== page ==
Since its launch 15 years ago, the Ford Escape has consistently been a favorite compact SUV among Americans. The fact that there’s a Ford dealership almost everywhere and the wide variety of engines make the Escape an easy fit for those who need a good blend of practicality and ease of ownership.
But many buyers aren’t familiar with all of the derivatives of Escape made over the years. It wasn’t just V6, EcoBoost and first and second generation models. So today, we’re taking a look at the Escapes over the years and the Escapes of a different name.
Of course Ford made a luxury version of their popular Escape SUV, it just happened to be in the form of the Mercury Mariner, from their now-defunct brand. Built from 2005 until Mercury’s bitter end in 2010, the Mariner is more upscale, but costs a bit less than an Escape of a similar age. For those who like to be different, this might not be a bad choice.
Starting from less than $10,000 for even a 2008-2010 facelifted model, Mariners supposedly had softer, more comfortable rides and more relaxed tuning compared to the Escape, but you’d be hard-pressed to tell them apart. The changes are mostly cosmetic, with that satin-finished grille and different plastics inside. But the fact it shares so much with the Escape is a good thing now that no new Mercury vehicles are being made.
Few other than devoted Ford Motor Company fans will recall the Escape was developed from day one to be twinned with the Mazda Tribute. Fitting with its “Zoom-Zoom” advertising of the time, the Tribute was always pitched as the more sporting and aggressive compact SUV compared to the mainstream Escape. And even though it was built from 2000 until 2011, Mazda forgot to advertise it sometime after 2007. So used ones start around the $6,000 mark.
Early Tributes had different dashboards and styling details than the Escape that were whittled away as time went on. By today’s standards, the Tribute might not be a sporty SUV, either. But it does offer yet another different look than the Escape every parking enforcement officer drives.
Ford Escape Hybrid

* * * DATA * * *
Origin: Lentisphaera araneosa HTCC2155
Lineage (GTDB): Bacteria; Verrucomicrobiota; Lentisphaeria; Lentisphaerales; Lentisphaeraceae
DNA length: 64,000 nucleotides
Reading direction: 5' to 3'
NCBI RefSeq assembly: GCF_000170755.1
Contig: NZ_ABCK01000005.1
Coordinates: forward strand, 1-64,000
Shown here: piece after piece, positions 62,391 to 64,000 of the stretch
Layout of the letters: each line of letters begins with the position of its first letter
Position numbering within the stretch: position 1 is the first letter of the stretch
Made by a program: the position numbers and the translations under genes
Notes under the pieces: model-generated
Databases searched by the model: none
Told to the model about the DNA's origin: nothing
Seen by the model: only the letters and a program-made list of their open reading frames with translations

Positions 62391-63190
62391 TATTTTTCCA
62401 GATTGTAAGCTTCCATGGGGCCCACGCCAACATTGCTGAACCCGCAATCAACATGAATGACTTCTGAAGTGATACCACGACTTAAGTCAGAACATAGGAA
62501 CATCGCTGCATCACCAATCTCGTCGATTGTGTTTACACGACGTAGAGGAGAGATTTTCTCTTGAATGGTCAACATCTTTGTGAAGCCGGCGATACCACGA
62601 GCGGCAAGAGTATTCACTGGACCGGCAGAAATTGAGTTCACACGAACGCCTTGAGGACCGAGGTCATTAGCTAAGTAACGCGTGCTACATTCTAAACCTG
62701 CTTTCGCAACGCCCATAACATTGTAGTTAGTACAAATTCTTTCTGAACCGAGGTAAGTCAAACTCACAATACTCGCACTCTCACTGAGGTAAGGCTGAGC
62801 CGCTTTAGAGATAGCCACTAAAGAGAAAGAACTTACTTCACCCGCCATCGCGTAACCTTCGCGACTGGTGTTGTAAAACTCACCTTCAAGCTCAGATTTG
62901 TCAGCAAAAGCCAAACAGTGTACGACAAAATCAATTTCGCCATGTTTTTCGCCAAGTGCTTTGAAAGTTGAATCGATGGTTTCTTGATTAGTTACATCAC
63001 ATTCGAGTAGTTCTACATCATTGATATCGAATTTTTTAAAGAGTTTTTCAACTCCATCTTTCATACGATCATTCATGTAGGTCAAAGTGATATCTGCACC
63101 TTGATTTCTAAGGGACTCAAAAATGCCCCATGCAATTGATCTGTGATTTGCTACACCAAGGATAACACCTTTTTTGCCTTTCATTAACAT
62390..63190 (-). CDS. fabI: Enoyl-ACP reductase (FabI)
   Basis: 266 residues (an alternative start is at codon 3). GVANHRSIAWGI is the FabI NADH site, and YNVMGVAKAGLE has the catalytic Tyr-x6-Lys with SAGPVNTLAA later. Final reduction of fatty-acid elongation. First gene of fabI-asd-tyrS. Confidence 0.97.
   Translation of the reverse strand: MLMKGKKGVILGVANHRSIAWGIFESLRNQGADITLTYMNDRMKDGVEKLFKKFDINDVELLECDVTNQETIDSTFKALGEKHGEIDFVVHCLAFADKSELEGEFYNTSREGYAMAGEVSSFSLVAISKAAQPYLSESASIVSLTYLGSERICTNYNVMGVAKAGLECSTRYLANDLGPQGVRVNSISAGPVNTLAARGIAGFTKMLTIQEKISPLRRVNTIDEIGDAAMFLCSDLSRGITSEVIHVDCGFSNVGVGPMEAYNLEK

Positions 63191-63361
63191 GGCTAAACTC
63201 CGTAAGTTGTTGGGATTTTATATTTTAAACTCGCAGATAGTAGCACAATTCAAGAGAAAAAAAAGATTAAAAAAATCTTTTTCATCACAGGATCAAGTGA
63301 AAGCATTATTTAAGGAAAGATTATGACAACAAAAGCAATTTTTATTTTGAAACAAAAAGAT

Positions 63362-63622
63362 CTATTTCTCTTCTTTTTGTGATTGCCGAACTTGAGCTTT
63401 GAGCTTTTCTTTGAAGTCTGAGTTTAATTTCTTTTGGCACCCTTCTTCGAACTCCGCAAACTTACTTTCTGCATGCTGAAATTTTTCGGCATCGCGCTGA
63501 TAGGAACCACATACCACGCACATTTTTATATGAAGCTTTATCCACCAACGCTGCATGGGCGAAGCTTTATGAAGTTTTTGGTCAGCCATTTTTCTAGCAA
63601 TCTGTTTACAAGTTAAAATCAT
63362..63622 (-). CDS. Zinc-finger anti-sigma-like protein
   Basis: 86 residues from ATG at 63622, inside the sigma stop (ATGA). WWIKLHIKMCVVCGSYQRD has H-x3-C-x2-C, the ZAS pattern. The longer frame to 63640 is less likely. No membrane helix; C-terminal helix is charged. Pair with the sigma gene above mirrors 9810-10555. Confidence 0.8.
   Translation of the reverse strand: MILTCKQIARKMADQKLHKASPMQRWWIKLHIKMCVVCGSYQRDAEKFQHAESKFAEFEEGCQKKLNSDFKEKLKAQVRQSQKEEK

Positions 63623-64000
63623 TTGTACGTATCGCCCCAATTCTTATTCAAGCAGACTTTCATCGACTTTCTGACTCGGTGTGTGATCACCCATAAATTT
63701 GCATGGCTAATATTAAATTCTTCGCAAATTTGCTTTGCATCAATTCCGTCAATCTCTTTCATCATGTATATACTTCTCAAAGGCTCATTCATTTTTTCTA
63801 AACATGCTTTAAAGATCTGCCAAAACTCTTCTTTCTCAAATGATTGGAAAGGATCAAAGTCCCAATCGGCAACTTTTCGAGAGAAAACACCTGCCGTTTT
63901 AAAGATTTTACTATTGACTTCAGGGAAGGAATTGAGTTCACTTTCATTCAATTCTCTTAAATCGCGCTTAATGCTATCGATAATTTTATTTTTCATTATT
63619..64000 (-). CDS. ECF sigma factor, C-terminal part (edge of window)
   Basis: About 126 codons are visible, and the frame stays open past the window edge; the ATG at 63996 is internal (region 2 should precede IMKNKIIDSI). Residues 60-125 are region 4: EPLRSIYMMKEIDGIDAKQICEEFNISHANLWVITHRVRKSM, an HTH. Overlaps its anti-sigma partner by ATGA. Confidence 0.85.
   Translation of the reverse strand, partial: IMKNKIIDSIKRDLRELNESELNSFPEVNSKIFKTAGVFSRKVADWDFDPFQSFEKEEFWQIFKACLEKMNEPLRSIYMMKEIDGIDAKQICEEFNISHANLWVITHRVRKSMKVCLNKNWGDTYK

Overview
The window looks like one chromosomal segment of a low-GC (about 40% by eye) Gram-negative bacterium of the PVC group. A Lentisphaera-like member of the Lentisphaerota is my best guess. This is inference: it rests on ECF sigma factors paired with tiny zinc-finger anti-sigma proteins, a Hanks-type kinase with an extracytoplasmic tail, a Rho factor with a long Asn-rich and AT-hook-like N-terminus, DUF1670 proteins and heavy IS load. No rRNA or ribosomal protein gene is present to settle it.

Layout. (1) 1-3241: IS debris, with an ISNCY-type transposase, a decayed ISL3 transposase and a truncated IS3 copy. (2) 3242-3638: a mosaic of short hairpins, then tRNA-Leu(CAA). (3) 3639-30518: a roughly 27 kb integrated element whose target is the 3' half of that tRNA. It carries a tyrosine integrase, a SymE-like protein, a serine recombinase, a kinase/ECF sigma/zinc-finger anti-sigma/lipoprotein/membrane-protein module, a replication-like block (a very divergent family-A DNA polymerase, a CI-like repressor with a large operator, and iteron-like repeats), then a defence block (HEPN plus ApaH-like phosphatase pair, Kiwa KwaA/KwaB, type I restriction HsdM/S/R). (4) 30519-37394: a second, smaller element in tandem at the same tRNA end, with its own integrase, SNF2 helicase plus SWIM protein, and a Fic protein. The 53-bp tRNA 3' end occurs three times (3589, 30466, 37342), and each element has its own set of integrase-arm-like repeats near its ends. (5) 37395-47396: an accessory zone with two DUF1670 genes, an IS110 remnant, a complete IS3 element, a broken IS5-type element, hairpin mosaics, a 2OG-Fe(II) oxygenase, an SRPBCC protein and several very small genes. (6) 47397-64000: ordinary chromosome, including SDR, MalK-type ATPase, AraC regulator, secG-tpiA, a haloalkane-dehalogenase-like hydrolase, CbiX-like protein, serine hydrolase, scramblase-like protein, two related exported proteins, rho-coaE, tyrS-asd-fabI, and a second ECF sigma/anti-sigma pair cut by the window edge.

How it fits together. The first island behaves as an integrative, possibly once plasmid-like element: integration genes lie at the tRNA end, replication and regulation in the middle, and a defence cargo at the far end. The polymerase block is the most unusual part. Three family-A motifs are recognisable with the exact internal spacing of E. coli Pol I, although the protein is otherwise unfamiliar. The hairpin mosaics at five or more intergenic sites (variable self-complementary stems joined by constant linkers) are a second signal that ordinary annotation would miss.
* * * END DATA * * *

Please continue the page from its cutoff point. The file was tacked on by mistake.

Among the more rare finds is the Ford Escape Hybrid, which is likely a desirable choice for the efficiency minded who want all-wheel drive. Since the Toyota RAV4 Hybrid is only a reality now, the full-hybrid Escape was actually way ahead of the curve when it was released in 2005. Demand is still relatively high, so expect to pay around $12,000 for an Escape Hybrid that wasn’t a taxi in a previous life.
While that sounds like a lot for a possibly 10-year-old non-luxury SUV, the Escape Hybrid is a great package for buyers who need that versatility without the bulk and expensive fuel bills. And it actually delivers mpg figures that are more like a compact sedan. It’s a shame it was discontinued after 2012.
Ford Escape Titanium
Ford’s reason for ditching the hybrid in the latest Escape, introduced for 2013, was the EcoBoost line of turbocharged engines. But what the Escape is currently about is offering a premium feel and a sporty drive that’s actually above its class. In fact, the Escape Titanium with one of the EcoBoost engines make a convincing argument against compact luxury SUVs.
Starting from $20,000 as a two-year-old vehicle, the Escape Titanium is often loaded with features and advanced driver assistance technology. But its Ford Focus roots and turbocharged engine makes it sportier than many rival crossovers. It’s something that most don’t expect when they picture the old, boxy Escape. And because loaded Escape Titaniums are pricey when new, they make a more convincing case as lightly used vehicles.
There are a lot of Escapes out there, and I’ve just given you even more nameplates to think about. But when shopping for a used car, choice is a pretty good thing to have.